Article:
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Bill Dog's Journal: new fallacy 10

Journal by Bill Dog

It is claimed that there is a certain kind of logical fallacy, dubbed "No true Scotsman". But the logical fallacy is only in its ever being applied, what I hereby officially dub as the "the 'No true Scotsman' logical fallacy applies here" logical fallacy. Or the TNTSLFAH fallacy, for short.

As a general, overall good rule, those who have not progressed to even intermediate reasoning skills should definitely not be trying to wield logical fallacy application. Here, dear reader, is a comprehensive, one-question test for you to see where you fall/il:

1. Bill Dog wrote that for NTS, "the logical fallacy is only in its ever being applied". What he means here is:
A. NTS is strictly absolutely never applicable.
B. NTS is, in the vast majority of times, inapplicable.
C. NTS is always applicable.
D. Monkeys are funny.

There, now score yourself; if you answered:
C: You have the reading comprehension of a Slashdotter.
D: You're a walking argument against the legalization of drugs.
A: You have the reasoning skills of a Slashdotter.
B: Congratulations, you're at the least a halfway-intelligent human being. (You rare specimen, you!)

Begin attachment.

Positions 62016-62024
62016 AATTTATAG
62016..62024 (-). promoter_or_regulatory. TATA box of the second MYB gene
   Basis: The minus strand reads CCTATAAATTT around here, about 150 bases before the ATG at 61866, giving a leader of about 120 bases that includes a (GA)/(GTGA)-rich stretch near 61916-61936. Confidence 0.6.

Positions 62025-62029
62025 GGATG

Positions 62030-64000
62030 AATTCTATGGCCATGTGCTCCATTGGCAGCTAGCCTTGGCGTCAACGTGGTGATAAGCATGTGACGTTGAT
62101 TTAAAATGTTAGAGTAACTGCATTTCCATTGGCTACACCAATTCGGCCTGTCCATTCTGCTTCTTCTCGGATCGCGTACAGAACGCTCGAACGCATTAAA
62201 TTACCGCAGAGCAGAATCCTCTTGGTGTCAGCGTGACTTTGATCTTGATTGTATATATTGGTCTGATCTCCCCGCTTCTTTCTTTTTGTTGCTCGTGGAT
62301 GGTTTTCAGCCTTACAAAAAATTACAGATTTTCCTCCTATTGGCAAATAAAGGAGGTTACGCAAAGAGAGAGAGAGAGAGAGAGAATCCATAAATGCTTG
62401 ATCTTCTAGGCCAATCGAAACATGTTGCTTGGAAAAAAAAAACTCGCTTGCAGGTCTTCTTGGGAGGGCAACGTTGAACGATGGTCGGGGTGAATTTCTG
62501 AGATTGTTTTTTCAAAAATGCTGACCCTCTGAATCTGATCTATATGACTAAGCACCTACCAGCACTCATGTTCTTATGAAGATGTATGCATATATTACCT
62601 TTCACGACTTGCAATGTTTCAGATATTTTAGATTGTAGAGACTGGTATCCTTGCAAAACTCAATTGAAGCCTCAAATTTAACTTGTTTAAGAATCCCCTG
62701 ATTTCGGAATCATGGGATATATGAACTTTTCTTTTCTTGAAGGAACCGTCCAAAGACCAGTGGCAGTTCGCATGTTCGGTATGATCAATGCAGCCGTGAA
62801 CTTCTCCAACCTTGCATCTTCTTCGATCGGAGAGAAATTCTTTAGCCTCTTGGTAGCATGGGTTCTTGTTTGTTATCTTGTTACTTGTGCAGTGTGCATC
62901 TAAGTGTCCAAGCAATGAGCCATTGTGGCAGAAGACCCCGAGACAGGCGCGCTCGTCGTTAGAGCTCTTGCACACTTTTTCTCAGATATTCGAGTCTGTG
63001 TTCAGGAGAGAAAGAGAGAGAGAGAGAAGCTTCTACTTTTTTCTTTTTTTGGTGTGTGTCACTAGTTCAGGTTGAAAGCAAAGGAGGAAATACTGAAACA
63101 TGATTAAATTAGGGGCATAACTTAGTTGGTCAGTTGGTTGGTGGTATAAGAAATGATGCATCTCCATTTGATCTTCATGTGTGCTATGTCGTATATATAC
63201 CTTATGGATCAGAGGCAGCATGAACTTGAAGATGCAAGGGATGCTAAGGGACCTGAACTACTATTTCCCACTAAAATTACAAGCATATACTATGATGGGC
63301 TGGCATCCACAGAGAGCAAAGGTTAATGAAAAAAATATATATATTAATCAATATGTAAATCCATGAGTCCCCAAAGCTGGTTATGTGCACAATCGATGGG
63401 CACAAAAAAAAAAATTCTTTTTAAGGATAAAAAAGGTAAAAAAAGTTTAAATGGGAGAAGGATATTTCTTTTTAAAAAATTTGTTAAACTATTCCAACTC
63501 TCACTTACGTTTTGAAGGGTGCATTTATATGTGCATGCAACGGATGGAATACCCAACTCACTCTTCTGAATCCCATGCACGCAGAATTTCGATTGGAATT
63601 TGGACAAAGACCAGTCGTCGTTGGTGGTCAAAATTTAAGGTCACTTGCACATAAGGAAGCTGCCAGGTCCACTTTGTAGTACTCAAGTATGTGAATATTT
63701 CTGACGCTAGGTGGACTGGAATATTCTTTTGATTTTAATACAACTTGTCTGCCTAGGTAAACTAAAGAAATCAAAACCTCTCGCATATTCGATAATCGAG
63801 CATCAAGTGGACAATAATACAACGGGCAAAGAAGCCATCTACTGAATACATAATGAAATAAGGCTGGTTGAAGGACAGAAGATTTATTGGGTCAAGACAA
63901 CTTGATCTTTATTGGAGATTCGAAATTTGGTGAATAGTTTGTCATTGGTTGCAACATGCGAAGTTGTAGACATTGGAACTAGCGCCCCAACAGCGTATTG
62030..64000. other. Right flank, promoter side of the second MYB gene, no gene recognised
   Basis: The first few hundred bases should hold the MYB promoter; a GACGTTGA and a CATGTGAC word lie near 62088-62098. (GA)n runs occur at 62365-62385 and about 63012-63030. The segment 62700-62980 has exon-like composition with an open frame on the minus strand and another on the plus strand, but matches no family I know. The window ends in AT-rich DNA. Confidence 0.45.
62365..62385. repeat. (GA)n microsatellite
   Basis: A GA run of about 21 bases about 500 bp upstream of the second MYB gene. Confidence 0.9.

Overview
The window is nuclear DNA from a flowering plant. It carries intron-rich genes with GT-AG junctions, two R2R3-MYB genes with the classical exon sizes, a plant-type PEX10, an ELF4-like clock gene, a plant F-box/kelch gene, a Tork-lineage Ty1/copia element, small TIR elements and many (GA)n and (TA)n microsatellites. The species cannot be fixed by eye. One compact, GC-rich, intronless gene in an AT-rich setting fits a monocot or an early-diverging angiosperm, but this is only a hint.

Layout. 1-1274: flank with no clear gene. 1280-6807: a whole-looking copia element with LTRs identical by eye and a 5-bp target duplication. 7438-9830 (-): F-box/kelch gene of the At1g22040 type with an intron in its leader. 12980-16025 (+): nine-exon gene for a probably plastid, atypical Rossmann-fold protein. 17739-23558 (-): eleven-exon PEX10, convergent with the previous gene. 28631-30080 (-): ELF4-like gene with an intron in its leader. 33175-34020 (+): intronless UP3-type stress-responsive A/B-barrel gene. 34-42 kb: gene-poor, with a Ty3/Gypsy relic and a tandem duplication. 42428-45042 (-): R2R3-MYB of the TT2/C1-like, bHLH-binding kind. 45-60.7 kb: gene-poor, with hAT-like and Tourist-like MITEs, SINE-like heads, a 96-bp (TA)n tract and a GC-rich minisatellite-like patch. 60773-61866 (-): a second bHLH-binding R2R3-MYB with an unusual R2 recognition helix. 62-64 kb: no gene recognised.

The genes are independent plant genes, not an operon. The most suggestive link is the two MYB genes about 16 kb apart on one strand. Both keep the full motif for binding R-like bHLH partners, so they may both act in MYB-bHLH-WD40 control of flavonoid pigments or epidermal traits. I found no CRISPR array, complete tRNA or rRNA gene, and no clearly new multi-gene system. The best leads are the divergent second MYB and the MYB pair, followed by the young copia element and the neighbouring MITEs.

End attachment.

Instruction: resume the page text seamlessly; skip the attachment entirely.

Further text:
Wikipedia, the ultimate authority on everything, speaketh amongst thusly on NTS:

When faced with a counterexample to a universal claim,

I like the dramatic "faced with". But it never applies. For example, if someone says "Strictly speaking, I am literally saying that *ALL* Mexicans love to eat beans", then certainly the presence of a single counterexample of that would be jarring for the person. However, no one says that (or esp. even means that :). Everyone instead says "Mexicans love to eat beans". In this case, having an encounter with an occasional stray Mexican who does not love to eat beans is no trauma a'tall.

So in fact, it is the person who actually thinks NTS applies to a given scenario who's committed the error in reasoning. As in, not reasoning properly about human communication.

There is at least one other notable additional dimension in which NTS can be misapplied. As in, you can be a semi-normal human being and have grasped the natural, intended meaning just fine, but still err in thinking that NTS applies, thusly:

No true Scotsman is [...] an ad hoc attempt to retain an unreasoned assertion.

Therefore, NTS is only applicable to "unreasoned assertions". And not, for example, "extensively observed assertions". So take someone who's been surrounded by Mexicans all his life, and has been really paying close attention to them for the last couple of decades. His uttering "Mexicans love to eat beans" is not an assertion based on reason. He didn't say "Yada yada yada, ergo Mexicans love to eat beans". So application of NTS here would be misapplication, and a demonstration of bad reasoning in having thought otherwise.

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new fallacy

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  • Does the observation that every Catholic Priest who abuses children and/or has sex with women has violated their vow of celibacy, count for proving that for the men who keep their vows, the vow of celibacy actually seems to work?

    I've had several people call NTS on that one, but I can't figure out where my logic breaks down.